# Polar Functions

1. Feb 7, 2008

### lovelylila

We're currently working on polar equations in Calculus II. I'm very confused about one point of our discussion today, finding a polar equation that is not a function (ie, one value plugged in will give you two output values). My teacher mentioned how you can't use the vertical line test for polar equations, and that some equations that are not functions in the Cartesian plane are functions in the polar plane? I'd appreciate any help or guidance regarding an example of a polar equation that is not a function because I'm completely bewildered!

2. Feb 7, 2008

### Dick

I assume you want a polar function that's not a function in the x-y plane? Try r=1. Can't get much simpler than that.

3. Feb 7, 2008

### lovelylila

no, i'm looking for a polar equation that is not a function in the polar plane.

4. Feb 7, 2008

### Dick

Well, x^2=y^2 is not a function in the cartesian plane. Why not? Does that help you think of a polar equation that would have similar problems?

5. Feb 7, 2008

### lovelylila

its not a function because say if you plug 2 in for x, y can be either -2 or +2. i understand that. well, in the polar plane that equation would be (rcostheta)^2= (rsintheta)^2. i guess that works, since the rs would cancel out leaving you with (costheta)^2= (sintheta)^2 but it seems too simple. is this right? i really appreciate your help! :-)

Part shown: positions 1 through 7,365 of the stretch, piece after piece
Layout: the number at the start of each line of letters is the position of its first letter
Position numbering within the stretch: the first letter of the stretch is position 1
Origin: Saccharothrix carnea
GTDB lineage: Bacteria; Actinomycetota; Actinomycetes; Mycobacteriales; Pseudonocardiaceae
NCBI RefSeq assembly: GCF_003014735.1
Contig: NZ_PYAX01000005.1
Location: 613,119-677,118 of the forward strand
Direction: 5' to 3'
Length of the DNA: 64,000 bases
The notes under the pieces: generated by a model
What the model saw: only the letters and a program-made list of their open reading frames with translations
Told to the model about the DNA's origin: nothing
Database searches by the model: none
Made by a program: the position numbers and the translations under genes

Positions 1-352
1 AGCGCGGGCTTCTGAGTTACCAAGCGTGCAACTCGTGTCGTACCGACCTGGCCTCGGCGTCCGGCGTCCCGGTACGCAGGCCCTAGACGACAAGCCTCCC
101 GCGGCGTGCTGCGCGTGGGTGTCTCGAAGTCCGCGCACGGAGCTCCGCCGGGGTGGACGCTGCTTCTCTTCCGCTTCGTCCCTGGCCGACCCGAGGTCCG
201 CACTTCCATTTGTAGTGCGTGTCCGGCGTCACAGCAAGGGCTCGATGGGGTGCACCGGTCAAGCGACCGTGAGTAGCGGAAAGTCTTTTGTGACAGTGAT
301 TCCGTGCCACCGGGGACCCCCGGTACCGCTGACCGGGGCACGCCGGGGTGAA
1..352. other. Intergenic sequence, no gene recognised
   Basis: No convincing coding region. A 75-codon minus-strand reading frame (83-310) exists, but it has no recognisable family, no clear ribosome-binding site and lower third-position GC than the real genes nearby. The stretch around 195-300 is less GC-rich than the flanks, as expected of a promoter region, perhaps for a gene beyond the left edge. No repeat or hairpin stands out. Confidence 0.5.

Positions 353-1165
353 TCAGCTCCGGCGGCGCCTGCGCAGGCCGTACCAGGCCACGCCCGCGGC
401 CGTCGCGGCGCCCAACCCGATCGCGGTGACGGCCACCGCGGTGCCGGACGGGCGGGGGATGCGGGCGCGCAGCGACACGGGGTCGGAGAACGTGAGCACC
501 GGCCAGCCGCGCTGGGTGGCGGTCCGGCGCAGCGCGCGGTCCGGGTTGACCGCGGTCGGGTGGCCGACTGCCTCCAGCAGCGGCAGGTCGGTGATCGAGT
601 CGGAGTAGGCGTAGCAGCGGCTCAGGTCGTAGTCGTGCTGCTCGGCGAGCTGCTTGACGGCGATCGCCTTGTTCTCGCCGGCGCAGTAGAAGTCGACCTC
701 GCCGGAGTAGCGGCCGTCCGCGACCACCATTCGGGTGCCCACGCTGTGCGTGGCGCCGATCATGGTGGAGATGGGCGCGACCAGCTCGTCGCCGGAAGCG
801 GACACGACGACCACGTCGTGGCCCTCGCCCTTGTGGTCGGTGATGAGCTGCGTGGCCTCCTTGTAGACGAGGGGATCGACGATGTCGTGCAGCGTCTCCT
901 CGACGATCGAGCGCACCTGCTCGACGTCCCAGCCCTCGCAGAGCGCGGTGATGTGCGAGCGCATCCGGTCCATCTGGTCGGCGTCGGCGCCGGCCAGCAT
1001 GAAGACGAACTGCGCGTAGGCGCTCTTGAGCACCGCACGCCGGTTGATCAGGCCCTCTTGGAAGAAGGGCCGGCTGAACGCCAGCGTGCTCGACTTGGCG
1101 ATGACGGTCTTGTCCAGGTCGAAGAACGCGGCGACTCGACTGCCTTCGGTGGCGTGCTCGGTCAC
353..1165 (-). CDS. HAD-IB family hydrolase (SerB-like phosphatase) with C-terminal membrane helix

6. Feb 7, 2008

### Dick

I was thinking of r^2=theta^2, but that works, too. If you know r, that doesn't determine theta since theta can be pi/4, 3pi/4, 5pi/4... And even you know theta is one of those values, it doesn't determine r. So, no. Definitely not a function. It is simple.

7. Feb 7, 2008

### lovelylila

thank you very much! i have a much clearer idea of what is going on now! :-) a thousand thanks!

8. Feb 8, 2008

### HallsofIvy

Staff Emeritus
Are you trying to find a curve such that r is a function of $\theta$ but y is not a function of x? If so, r= 1, as Dick said, works. If you are looking for some equation in which r is not a function of $\theta$, $r^2= \theta^2$ is an obvious choice.